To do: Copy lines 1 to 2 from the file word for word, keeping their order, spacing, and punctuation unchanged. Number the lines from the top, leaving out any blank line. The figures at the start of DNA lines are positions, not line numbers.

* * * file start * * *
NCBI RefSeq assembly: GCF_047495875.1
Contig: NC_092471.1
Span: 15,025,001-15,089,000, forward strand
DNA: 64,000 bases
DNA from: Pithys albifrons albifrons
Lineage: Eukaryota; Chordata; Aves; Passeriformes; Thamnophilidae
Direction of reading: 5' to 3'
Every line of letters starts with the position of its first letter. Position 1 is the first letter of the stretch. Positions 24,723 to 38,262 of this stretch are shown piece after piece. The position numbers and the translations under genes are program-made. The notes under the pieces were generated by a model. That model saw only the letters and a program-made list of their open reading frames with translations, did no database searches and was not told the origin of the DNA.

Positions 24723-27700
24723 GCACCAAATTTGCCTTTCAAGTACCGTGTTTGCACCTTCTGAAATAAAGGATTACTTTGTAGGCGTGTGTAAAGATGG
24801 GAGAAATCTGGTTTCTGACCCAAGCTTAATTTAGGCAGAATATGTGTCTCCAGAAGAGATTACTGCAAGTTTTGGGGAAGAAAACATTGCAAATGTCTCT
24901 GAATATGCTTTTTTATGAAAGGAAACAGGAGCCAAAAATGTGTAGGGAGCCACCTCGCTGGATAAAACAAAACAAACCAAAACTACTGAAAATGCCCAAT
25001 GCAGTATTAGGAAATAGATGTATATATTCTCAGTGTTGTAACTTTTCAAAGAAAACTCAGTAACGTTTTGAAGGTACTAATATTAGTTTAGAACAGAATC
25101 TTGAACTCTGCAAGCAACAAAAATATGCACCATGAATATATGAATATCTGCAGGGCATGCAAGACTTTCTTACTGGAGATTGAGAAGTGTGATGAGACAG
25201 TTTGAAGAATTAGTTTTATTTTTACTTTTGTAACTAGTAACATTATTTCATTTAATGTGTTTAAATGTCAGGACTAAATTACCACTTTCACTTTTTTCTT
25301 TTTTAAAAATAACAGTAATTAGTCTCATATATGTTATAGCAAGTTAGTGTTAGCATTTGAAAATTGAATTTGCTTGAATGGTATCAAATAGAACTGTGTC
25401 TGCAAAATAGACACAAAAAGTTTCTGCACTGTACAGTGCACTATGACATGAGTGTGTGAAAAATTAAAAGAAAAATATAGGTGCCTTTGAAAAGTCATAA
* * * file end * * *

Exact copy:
NCBI RefSeq assembly: GCF_047495875.1
Contig: NC_092471.1